Listening to the sounds emanating from the Southold/Greenport bench on a cold, blustery Friday afternoon, you wouldn’t have guessed the softball team was losing its game to Port Jefferson by a considerable amount
They encouraged teammates, whether they were at bat or sophomore righthander Christina Tsaveras, who pitched five innings of decent relief in what turned into a 16-6 home loss to Port Jefferson in Suffolk County League VI.
But everything is relative. The First Settlers (0-5, 0-5) have grown by leaps and bounds since Day One.
Entering Friday’s game, they had been outscored 67-7, all those encounters stopped by the mercy rule in the fifth inning.
“It’s fun to get past the fifth inning and not being mercyed,” first-year head coach Alexandra Small said. “It’s fun seeing the sixth and seventh inning.
“Just the progression that they’re making is wonderful to see. The first couple of games really struggling, not just really feeling positive with the way the season was going. We had three games this week. Today put a nice ending to the week. A good start for upcoming games.”
A lot of that can be attributed to positive thinking.
“There’s a lot of heart on this team,” said sophomore leftfielder Julia Jaklevic, who had a fifth-inning double and scored on Jenna McFarland’s single. “Even though if we’re losing, there’s still that drive to try our best to win.
“We just tend to have fun with the sport. We all love the sport. That’s why we’re here. We’re starting new. We realize we’re not going to win every single game. It depends on everything going in the future, going forward. We have created a family-like scene with each other, so we’re all really supportive, winning or losing.”
Let’s put this season into perspective. It’s a rebuilding year and the learning curve has been steep for a team that has no returning seniors. There are four juniors on the squad, the rest are freshmen, sophomores and juniors.
The season opener at Mattituck, a 14-2 defeat, was a baptism by fire for virtually the entire team. Small said the leap from then has been “astronomical.”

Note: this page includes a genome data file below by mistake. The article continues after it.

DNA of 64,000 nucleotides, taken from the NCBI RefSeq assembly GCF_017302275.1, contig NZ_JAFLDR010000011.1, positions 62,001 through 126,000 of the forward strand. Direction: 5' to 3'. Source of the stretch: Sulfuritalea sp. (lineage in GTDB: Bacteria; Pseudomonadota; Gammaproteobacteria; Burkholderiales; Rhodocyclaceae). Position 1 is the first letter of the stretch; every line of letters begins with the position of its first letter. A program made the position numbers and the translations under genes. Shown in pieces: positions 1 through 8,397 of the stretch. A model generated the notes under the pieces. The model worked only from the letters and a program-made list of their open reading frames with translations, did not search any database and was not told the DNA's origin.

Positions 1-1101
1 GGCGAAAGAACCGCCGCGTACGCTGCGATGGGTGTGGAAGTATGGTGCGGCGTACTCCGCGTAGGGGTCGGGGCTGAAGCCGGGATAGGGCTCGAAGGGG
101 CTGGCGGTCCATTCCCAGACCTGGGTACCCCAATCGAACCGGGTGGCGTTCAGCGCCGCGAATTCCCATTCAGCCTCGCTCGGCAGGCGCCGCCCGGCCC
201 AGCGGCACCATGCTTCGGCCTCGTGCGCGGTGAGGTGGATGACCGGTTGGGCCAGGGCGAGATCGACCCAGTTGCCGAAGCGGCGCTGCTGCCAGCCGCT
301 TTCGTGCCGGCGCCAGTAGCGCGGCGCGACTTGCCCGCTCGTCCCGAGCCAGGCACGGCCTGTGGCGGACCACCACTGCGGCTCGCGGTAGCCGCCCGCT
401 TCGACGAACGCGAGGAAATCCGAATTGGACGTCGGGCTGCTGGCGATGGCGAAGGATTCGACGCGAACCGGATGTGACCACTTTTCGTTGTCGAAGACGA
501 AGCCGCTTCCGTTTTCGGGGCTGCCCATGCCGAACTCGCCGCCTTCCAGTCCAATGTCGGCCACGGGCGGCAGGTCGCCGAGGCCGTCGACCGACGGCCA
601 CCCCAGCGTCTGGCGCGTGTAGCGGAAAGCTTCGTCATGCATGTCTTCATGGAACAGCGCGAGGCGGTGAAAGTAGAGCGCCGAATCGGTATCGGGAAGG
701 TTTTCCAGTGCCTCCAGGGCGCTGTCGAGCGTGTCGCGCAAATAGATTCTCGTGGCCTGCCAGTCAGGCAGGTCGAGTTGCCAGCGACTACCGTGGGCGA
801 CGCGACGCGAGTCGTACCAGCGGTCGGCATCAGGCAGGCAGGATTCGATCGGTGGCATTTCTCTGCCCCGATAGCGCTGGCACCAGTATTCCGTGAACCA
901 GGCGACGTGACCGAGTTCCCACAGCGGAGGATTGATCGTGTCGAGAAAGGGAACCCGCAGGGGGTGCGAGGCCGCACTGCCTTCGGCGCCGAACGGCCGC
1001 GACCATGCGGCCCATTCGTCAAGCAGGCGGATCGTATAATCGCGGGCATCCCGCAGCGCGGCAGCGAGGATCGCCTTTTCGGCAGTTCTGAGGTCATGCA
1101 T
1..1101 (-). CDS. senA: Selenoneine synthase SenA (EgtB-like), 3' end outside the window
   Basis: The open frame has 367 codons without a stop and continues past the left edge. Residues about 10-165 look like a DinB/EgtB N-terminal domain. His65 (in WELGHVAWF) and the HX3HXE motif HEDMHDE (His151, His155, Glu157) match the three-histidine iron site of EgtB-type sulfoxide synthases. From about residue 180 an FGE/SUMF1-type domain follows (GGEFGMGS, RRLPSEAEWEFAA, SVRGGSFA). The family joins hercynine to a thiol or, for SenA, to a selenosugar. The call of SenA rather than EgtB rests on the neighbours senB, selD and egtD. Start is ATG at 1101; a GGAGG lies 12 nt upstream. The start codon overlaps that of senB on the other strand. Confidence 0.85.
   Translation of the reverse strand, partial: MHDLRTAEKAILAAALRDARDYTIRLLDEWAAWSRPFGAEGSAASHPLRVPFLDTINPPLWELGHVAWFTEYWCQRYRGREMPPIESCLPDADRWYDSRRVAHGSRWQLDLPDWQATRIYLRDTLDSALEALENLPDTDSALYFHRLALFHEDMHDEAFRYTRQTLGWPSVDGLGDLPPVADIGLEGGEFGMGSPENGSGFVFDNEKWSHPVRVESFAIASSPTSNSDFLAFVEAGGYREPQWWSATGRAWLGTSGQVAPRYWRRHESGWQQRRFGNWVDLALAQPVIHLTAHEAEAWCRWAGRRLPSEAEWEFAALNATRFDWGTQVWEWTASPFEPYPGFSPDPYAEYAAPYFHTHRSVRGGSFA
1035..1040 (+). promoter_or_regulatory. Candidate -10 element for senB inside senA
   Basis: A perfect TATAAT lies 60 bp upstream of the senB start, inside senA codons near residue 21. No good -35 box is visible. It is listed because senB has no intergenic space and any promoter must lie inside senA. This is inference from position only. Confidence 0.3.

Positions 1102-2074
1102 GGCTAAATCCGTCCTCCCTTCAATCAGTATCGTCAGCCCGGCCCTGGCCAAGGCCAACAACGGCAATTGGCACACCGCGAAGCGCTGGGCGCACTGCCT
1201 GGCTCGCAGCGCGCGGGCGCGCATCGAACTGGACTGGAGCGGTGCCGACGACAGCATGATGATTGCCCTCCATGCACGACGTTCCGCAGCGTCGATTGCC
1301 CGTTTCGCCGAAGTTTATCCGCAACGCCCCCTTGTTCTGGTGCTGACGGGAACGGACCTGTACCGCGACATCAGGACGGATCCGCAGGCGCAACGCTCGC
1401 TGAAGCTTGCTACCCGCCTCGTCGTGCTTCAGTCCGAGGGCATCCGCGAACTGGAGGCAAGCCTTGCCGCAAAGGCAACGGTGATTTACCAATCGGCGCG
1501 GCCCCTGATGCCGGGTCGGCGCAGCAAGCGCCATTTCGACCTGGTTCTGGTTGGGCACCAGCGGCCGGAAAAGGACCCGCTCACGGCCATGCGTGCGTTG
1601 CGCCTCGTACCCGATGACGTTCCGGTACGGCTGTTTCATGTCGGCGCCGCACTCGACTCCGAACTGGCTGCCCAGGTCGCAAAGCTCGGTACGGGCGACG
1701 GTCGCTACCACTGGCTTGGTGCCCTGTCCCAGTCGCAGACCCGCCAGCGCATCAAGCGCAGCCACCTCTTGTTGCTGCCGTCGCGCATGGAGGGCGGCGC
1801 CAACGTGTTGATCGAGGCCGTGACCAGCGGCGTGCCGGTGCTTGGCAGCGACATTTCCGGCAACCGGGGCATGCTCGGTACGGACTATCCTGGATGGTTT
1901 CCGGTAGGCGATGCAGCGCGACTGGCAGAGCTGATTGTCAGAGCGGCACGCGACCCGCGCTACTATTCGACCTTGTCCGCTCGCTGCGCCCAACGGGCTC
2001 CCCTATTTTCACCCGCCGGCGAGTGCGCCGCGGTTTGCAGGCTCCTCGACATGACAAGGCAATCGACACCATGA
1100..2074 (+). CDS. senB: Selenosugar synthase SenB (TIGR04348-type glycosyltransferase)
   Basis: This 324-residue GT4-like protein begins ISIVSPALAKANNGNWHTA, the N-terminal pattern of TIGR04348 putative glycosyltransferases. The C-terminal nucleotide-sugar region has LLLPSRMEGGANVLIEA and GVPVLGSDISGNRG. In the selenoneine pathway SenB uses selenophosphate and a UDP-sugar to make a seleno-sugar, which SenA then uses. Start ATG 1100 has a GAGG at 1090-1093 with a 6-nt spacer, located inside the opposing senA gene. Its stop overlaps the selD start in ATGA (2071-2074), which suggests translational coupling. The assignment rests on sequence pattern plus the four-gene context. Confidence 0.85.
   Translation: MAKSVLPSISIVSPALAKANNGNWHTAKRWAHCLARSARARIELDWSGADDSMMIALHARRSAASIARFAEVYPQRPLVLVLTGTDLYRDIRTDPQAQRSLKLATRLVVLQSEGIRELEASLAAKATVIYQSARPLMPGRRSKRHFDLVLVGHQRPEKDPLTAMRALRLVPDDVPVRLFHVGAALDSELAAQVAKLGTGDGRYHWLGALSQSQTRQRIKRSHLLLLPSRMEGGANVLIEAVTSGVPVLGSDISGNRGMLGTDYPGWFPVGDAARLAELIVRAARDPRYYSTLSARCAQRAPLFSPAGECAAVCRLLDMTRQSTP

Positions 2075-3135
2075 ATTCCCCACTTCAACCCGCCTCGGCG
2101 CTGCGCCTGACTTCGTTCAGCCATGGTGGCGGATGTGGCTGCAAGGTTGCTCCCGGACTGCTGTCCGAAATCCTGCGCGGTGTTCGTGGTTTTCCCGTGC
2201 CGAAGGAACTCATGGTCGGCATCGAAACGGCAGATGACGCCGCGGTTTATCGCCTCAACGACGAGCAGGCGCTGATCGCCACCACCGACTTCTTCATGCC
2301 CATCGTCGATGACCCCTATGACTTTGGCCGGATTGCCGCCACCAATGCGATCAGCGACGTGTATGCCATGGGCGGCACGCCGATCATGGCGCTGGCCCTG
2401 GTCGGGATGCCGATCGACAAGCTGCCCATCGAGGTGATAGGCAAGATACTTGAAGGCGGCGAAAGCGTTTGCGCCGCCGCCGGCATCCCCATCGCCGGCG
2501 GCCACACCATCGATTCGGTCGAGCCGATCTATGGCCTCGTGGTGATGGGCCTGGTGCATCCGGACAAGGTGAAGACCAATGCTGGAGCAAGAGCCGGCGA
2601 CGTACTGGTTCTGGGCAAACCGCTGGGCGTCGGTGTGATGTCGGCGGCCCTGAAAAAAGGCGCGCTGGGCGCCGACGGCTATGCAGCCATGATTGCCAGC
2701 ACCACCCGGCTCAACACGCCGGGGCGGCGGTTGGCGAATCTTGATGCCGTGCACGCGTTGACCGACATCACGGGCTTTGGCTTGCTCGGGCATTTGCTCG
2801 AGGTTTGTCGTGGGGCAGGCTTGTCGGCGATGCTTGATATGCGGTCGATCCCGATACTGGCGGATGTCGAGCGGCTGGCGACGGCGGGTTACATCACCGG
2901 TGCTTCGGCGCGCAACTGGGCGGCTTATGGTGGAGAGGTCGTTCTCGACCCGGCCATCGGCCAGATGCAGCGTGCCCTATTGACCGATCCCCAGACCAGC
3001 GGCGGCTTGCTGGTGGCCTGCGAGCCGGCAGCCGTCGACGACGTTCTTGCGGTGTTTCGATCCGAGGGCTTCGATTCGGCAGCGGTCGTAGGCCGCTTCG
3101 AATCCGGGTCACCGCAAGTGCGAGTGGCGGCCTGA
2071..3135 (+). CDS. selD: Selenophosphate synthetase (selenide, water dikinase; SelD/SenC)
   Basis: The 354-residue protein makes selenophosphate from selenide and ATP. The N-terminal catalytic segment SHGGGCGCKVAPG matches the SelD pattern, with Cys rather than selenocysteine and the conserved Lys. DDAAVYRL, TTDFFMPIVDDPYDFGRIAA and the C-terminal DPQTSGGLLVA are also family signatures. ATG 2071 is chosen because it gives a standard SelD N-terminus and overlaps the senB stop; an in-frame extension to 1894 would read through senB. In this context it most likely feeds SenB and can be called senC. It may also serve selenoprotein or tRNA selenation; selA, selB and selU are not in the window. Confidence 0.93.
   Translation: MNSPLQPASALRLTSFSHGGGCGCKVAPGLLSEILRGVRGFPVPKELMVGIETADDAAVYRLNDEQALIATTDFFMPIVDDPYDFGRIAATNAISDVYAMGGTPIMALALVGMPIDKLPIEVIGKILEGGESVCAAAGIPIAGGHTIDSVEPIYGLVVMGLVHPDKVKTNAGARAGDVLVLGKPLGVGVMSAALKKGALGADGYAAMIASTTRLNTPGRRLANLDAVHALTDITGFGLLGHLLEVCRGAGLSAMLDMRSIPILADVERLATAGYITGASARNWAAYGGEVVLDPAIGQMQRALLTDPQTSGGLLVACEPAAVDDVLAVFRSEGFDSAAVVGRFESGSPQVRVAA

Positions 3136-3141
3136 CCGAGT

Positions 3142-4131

“Our first game was against Mattituck and the girls, they got up to the plate and didn’t swing the bat,” she said. “Really nervous, young team, a lot of them first time playing a varsity sport, especially varsity softball. And you just say, ‘OK, go out there and get a hit.’ They can’t really understand that high philosophy of what’s going on. Just from then to now, they’re just working hard. It’s great to see.”
The First Settlers took their first lead of the year in the bottom of the first inning. Third baseman Brienna McFarland led off with a bunt single, moved to third on two steals and came home on Jaklevic’s strikeout. Royals catcher Evelyn Walker couldn’t handle righthander Abby Rolfe’s pitch and Jaklevic raced down to first base and beat the throw while McFarland came home.
An interesting bit of trivia: four Southold batters struck out that inning because of the passed ball giving them an extra out.
That lead, however, did not last very long. The Royals (3-5, 2-4) scored 10 runs behind eight walks, two hits and an error with Amanda Bardsley on the mound.
To the First Settlers’ credit, they never gave up.
“We definitely played our best of the games so far,” Tsaveras said. “We might have not won the game. Everyone on the team did their part and we’re definitely seeing an improvement and a step in the right direction.”
Tsaveras came on in the third and did not allow an earned run until the visitors scored four times in the top of the seventh. She said it was a combination of being tired and cold on a windy afternoon. “I tried to pitch the best I can and do whatever I can for my team,” she said.
Small was impressed with her sophomore’s performance. “She really rose to the occasion,” she said. “I didn’t tell her she was going to be pitching today, really. We had it set up yesterday and she pitched Wednesday. Monday she also pitched, so I was just going to give her the day off. I said, ‘Warm up,’ and she’s ready to go. She’s a great player to have. She’s what every coach looks for.”
The First Settlers played without their starting second baseman and one of her rightfielders, so Small placed Rhian O’Neil in rightfield in the latter stages of the game. O’Neil didn’t get a hit, but she produced a fine running one-handed catch that she helped turn into an inning-ending double play in the sixth.
“The catch that she made was really beautiful,” Small said. “She’s been coming to practice, working hard every day and waiting for a shot. She really proved what she can do out there.”